title = "Purification, sequencing, and phylogenetic analyses of novel Lys-49 phospholipases A2 from the venoms of rattlesnakes and other pit vipers",
abstract = "Basic phospholipase A2 homologs with Lys49 substitution at the essential Ca2+-binding site are present in the venom of pit vipers under many genera. However, they have not been found in rattlesnake venoms before. We have now screened for this protein in the venom of rattlesnakes and other less studied pit vipers. By gel filtration chromatography and RP-HPLC, Lys49-phospholipase-like proteins were purified from the venoms of two rattlers, Crotalus atrox and Crotalus m. molossus, and five nonrattlers, Porthidium nummifer, Porthidium godmani, Bothriechis schlegelii, Trimeresurus puniceus, and Trimeresurus albolabris. Their N-terminal amino acid sequences were shown to be characteristic for this phospholipase subfamily. The purified basic proteins from rattlesnakes caused myonecrosis and edema in experimental animals. We have also cloned the cDNAs and solved the complete sequences of four novel Lys49-phospholipases from the venom glands of C. atrox, P. godmani, B. schlegelii, and Deinagkistrodon acutus (hundred-pace). Phylogenetic analyses based on the amino acid sequences of 28 Lys49-phospholipases separate the pitviper of the New World from those of the Old World, and the arboreal Asiatic species from the terrestrial Asiatic species. The implications of the phylogeny tree to the systematics of pit vipers, and structure-function relationship of the Lys49-phospholipases are discussed.",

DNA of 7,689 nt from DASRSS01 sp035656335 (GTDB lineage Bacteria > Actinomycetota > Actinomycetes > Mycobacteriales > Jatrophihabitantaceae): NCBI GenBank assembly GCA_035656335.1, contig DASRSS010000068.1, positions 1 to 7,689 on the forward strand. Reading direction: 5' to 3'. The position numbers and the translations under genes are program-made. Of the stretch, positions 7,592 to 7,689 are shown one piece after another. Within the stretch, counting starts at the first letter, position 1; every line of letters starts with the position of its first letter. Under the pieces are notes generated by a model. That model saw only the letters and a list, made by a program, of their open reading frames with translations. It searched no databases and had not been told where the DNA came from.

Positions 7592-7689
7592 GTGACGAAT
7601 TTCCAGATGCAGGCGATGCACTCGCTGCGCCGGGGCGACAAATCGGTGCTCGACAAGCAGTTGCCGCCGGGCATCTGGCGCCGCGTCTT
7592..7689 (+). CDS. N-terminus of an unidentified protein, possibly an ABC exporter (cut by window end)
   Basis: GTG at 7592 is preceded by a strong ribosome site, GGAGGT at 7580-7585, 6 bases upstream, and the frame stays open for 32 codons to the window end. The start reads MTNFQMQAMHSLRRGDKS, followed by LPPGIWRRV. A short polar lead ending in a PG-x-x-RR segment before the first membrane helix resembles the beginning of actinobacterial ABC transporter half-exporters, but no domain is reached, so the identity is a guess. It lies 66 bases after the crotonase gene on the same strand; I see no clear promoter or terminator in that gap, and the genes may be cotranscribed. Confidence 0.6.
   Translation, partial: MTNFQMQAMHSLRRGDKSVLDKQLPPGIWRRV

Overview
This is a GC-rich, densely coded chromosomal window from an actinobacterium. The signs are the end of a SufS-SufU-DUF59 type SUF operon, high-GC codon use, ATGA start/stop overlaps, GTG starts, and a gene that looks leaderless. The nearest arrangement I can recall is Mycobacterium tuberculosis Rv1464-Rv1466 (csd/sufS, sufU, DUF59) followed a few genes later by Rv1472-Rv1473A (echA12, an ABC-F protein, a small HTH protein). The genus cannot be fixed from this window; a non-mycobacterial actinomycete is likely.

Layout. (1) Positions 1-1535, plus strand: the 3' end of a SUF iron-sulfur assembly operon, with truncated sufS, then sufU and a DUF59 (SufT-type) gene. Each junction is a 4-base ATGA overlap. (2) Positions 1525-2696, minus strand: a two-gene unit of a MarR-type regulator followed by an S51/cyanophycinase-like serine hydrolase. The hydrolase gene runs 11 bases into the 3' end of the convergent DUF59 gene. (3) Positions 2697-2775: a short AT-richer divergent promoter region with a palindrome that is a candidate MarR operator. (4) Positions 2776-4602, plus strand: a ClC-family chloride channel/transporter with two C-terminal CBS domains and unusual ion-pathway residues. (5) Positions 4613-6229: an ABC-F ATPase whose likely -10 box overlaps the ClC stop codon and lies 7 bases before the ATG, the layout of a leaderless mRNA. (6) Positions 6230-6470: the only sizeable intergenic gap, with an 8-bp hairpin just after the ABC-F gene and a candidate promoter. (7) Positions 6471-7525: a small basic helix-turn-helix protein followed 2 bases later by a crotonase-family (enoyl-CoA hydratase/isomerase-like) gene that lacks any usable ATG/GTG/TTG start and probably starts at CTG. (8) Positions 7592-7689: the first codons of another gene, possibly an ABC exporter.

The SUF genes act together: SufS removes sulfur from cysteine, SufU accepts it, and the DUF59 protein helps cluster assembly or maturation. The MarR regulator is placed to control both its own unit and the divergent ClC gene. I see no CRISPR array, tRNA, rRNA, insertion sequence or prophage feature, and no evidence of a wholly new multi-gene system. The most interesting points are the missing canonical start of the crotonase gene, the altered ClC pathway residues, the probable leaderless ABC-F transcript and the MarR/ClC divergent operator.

keywords = "Complete sequence, Phospholipase A, Phylogenetic analysis, Pitviper venom",
author = "Tsai, {I. H.} and Chen, {Y. H.} and Wang, {Y. M.} and Ming-Chung Tu and Tu, {A. T.}",
year = "2001",
month = "10",
day = "15",
doi = "10.1006/abbi.2001.2524",
language = "English",
volume = "394",
pages = "236--244",
journal = "Archives of Biochemistry and Biophysics",
issn = "0003-9861",
publisher = "Academic Press Inc.",
number = "2",

}

TY - JOUR

T1 - Purification, sequencing, and phylogenetic analyses of novel Lys-49 phospholipases A2 from the venoms of rattlesnakes and other pit vipers

AU - Tsai, I. H.

AU - Chen, Y. H.

AU - Wang, Y. M.

AU - Tu, Ming-Chung

AU - Tu, A. T.

PY - 2001/10/15

Y1 - 2001/10/15